- if you are taking ivermectin for onchocerciasis, you should know that you may experience dizziness, lightheadedness, and fainting when you get up too quickly from a lying position. To avoid this problem, get out of bed slowly, resting your feet on the floor for a few minutes before standing up.if you are taking ivermectin for strongyloidiasis and have had loiasis (Loa loa infection with a type of worm that causes skin and eye problems) or if you have ever lived in or traveled to areas of West or Central Africa where loiasis is common, you should know that you may have a serious reaction. Call your doctor immediately if you experience blurred vision, head or neck pain, seizures or difficulty walking or standing.
Unless your doctor tells you otherwise, continue your normal diet.
Ivermectin is usually taken as a single dose. Tell your doctor if you do not take your medication.
Ivermectin may cause side effects. Tell your doctor if any of these symptoms are severe or do not go away:
- loss of appetite
- stomach pain or bloating
- uncontrollable shaking of a part of the body
- chest discomfort
If you are taking ivermectin to treat onchocerciasis, you may also experience the following side effects. Tell your doctor if any of these symptoms are severe or do not go away:
- swelling of the eyes, face, arms, hands, feet, ankles, or lower legs
- joint pain and swelling
- painful and swollen glands of the neck, armpit or groin
- rapid heartbeat
- eye pain, redness, or tearing
- swelling of the eye or eyelids
- abnormal sensation in the eyes
Some side effects can be serious. If you experience any of these symptoms, call your doctor immediately:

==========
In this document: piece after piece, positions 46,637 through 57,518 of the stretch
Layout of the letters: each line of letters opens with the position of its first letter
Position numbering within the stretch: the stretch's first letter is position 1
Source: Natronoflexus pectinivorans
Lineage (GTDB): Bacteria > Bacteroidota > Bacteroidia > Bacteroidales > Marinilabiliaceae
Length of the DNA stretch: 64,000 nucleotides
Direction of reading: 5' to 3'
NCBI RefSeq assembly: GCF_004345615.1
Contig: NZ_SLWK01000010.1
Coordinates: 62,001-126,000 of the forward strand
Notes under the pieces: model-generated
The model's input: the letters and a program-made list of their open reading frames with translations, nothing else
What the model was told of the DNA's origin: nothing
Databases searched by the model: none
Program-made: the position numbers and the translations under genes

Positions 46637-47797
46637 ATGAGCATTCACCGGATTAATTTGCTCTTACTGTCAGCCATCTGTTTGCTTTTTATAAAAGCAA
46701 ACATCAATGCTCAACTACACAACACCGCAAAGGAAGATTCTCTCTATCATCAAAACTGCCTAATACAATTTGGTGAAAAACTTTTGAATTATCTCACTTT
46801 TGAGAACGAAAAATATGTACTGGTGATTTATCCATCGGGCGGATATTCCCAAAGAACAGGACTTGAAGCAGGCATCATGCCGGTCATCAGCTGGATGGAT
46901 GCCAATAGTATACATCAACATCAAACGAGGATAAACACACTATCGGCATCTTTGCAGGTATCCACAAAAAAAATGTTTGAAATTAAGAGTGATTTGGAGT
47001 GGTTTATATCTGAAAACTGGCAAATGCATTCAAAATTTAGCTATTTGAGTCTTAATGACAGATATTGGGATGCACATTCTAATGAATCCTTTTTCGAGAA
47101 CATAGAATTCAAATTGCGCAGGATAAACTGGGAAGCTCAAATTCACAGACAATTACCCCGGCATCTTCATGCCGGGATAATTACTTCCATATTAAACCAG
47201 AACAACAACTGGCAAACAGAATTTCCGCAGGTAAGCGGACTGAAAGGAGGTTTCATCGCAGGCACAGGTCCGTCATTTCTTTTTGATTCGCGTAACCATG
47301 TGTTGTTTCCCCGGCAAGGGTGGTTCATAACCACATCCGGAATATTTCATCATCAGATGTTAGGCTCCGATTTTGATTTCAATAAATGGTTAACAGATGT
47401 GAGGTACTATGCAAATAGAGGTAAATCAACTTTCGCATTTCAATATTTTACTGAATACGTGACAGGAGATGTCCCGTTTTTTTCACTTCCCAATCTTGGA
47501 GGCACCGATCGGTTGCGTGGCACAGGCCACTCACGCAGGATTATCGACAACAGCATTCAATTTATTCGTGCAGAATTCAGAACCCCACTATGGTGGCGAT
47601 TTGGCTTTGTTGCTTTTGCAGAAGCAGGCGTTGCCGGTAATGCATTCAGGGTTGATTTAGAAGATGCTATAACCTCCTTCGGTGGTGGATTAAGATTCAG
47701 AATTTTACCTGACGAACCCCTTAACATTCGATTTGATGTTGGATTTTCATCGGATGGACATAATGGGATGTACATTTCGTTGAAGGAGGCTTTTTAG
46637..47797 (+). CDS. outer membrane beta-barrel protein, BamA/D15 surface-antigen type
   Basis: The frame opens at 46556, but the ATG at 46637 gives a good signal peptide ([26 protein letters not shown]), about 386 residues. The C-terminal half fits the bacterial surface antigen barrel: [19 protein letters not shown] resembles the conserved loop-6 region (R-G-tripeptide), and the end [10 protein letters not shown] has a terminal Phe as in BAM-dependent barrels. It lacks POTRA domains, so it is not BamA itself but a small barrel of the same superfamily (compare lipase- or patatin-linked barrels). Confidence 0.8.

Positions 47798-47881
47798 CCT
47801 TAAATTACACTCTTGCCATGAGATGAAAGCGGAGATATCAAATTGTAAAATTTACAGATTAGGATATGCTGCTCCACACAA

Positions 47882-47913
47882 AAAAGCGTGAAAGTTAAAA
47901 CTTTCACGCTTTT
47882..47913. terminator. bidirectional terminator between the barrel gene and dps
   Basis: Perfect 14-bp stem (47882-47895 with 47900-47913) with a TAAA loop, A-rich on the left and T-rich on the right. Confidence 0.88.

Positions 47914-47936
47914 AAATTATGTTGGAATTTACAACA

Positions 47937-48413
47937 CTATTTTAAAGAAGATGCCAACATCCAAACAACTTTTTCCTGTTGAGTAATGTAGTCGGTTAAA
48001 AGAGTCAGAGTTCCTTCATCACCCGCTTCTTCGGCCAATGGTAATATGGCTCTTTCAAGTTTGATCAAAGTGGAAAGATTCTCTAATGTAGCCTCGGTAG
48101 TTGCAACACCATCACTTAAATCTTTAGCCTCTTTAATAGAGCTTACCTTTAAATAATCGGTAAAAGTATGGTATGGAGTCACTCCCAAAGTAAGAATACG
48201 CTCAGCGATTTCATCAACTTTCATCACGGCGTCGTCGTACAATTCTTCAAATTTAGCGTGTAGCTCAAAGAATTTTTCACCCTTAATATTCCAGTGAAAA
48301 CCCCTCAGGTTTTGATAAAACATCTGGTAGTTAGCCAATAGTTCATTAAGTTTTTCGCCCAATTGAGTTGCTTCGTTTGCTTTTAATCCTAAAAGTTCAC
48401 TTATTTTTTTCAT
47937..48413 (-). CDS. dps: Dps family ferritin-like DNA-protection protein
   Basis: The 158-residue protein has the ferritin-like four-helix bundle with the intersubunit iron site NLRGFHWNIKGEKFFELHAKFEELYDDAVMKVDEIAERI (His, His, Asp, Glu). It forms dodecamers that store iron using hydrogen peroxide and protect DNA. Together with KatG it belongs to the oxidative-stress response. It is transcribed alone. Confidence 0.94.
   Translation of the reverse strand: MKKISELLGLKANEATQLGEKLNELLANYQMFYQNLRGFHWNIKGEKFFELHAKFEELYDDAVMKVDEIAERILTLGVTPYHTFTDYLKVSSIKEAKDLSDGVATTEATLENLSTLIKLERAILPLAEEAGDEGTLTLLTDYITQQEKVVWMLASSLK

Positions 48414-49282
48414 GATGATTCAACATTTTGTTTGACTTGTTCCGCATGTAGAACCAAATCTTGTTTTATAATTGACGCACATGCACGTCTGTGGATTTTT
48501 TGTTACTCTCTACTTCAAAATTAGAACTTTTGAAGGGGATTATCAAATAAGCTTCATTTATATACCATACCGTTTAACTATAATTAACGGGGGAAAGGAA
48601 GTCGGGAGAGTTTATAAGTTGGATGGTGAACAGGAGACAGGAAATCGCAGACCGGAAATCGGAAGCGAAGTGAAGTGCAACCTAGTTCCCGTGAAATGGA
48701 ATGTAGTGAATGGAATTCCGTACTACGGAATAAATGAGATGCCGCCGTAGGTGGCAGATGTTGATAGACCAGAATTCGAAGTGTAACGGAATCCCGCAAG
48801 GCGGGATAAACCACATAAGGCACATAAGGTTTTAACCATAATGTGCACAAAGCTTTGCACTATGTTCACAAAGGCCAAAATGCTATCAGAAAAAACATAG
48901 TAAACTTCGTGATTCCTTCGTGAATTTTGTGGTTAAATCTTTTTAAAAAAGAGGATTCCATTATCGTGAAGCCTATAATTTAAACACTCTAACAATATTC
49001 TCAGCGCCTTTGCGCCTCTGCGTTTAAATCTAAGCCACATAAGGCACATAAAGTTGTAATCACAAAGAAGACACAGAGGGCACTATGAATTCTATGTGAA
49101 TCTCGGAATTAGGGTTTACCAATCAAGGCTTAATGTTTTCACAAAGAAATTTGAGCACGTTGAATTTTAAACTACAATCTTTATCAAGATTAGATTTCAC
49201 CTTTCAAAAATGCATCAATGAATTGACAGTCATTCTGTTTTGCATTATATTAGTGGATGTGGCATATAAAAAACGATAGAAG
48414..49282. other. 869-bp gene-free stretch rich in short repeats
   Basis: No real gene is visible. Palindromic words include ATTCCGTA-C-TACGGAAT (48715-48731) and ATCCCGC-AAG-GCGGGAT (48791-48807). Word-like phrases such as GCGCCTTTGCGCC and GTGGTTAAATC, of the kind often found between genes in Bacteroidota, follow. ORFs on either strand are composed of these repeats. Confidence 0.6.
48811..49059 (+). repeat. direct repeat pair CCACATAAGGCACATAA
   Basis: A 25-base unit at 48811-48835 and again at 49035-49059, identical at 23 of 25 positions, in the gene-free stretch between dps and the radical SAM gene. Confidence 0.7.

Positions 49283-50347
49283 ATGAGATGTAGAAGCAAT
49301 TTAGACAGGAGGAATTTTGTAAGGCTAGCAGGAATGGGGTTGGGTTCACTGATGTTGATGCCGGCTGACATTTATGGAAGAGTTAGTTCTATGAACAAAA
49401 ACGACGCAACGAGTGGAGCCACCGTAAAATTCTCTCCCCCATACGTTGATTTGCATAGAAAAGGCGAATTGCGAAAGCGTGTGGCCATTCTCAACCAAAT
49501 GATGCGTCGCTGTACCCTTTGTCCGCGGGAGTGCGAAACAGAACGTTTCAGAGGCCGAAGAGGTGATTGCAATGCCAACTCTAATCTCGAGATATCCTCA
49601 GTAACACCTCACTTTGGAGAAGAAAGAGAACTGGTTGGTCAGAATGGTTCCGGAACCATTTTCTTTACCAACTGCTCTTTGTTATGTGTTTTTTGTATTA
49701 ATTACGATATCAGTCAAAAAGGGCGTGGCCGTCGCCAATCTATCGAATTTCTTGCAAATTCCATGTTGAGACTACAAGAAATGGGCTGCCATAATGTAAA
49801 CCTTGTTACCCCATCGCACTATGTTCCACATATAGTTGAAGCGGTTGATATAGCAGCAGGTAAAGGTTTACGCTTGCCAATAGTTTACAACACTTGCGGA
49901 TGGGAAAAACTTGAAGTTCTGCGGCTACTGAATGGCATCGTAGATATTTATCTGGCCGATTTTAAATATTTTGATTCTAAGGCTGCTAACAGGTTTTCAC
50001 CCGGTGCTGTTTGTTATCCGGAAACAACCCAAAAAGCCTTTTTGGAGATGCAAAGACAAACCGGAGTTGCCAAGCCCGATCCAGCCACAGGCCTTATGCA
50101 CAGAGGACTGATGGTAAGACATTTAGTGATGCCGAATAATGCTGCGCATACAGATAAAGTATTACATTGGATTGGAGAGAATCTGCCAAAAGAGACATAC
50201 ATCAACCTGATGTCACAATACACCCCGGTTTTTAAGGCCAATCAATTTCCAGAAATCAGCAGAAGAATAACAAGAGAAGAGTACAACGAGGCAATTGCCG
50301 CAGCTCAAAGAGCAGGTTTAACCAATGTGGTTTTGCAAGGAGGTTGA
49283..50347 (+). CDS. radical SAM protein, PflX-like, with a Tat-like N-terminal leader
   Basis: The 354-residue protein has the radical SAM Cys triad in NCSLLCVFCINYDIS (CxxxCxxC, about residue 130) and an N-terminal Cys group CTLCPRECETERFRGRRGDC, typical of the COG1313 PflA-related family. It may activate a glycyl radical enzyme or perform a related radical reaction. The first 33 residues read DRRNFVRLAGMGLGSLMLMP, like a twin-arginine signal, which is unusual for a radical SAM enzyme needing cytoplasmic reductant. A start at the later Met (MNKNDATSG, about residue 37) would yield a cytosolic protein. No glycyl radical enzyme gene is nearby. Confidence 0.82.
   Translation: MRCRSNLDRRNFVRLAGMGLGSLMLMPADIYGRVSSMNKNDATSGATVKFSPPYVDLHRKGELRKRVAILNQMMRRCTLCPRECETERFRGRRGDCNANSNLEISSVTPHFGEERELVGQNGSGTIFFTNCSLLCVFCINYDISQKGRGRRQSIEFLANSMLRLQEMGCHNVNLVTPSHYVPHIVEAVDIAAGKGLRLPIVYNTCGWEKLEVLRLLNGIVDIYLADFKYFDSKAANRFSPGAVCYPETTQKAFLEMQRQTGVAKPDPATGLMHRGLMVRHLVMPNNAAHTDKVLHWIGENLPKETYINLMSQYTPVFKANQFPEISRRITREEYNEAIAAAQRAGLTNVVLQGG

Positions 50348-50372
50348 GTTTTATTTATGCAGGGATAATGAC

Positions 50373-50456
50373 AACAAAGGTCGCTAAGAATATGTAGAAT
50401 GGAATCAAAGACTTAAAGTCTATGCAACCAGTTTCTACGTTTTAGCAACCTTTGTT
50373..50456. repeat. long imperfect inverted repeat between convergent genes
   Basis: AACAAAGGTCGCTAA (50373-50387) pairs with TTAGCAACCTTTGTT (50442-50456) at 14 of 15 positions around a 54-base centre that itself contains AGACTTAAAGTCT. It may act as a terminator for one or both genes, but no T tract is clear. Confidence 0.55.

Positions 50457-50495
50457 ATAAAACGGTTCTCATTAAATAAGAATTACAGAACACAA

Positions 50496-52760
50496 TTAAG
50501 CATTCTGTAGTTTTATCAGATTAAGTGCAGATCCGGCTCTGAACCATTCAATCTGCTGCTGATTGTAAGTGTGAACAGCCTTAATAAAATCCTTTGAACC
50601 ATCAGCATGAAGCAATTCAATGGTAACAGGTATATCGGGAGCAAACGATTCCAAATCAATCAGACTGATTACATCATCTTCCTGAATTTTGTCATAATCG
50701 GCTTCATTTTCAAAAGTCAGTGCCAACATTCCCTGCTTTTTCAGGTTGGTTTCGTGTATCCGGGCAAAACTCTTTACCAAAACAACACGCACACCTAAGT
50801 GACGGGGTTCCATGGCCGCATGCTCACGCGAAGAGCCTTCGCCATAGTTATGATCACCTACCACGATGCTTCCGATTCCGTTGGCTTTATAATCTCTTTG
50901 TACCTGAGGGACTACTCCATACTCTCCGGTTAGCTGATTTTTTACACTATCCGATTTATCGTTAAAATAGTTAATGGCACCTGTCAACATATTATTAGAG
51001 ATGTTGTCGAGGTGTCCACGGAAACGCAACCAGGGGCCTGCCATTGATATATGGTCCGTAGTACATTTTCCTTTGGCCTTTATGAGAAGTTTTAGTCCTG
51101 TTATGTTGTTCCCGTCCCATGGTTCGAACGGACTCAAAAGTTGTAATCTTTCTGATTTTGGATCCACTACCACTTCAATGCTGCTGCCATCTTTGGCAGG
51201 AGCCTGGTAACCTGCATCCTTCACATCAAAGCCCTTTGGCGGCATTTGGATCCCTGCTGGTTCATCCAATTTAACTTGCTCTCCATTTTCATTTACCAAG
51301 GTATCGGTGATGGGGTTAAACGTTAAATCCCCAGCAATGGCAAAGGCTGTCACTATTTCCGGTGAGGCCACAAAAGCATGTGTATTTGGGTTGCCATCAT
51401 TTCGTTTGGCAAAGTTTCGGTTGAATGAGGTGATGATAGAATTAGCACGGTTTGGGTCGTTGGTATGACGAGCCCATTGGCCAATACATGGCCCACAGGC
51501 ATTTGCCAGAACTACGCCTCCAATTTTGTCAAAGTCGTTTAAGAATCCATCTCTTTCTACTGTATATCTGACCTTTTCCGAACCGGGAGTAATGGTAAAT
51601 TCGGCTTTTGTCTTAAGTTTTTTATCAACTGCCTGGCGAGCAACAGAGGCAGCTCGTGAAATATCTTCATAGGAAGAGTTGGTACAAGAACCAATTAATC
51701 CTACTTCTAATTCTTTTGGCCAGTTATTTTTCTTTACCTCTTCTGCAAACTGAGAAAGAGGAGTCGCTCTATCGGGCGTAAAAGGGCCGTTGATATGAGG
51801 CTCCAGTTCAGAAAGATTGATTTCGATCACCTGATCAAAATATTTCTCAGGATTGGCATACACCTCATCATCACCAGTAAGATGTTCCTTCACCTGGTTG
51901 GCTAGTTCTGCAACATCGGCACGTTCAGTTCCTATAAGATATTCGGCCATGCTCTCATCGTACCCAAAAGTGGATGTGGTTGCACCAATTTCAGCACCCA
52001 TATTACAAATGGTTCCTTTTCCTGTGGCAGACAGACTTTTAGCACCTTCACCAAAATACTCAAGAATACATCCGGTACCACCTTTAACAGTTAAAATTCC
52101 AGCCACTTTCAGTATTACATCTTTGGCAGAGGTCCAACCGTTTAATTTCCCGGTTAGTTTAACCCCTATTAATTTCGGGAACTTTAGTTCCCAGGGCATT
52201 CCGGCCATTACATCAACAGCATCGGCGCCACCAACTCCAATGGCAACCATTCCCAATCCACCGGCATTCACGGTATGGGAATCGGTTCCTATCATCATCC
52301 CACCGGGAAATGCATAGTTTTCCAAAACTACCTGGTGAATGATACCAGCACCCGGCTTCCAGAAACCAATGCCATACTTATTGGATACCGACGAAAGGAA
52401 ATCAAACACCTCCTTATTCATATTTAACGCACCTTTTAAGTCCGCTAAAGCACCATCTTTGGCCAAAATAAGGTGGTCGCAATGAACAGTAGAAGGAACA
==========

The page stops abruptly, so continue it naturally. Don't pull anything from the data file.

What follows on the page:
- blistering or peeling skin
Ivermectin may cause other side effects. Call your doctor if you have any unusual problems while taking this medication.
Keep this medication in the container it came in, tightly closed, and out of reach of children. Store it at room temperature and away from excess heat and moisture (not in the bathroom). Throw away any medication that is outdated or no longer needed. Talk to your pharmacist about the proper disposal of your medication.
In case of overdose, call your local poison control center at 1-800-222-1222. If the victim has collapsed or is not breathing, call local emergency services at 911.
Symptoms of overdose may include:
- tingling of hands or feet
- loss of coordination
- stomach pain
- shortness of breath
- swelling of the face, arms, hands, feet, ankles, or lower legs
Keep all appointments with your doctor and the laboratory. Your doctor may order certain lab tests to check your body's response to ivermectin.
Do not let anyone else take your medication. Your prescription is probably not refillable.
It is important for you to keep a written list of all of the prescription and nonprescription (over-the-counter) medicines you are taking, as well as any products such as vitamins, minerals, or other dietary supplements. You should bring this list with you each time you visit a doctor or if you are admitted to a hospital. It is also important information to carry with you in case of emergencies.
AHFS® Consumer Medication Information. © Copyright, The American Society of Health-System Pharmacists, Inc., 7272 Wisconsin Avenue, Bethesda, Maryland. All Rights Reserved. Duplication for commercial use must be authorized by ASHP.
Last Reviewed: September 1, 2010.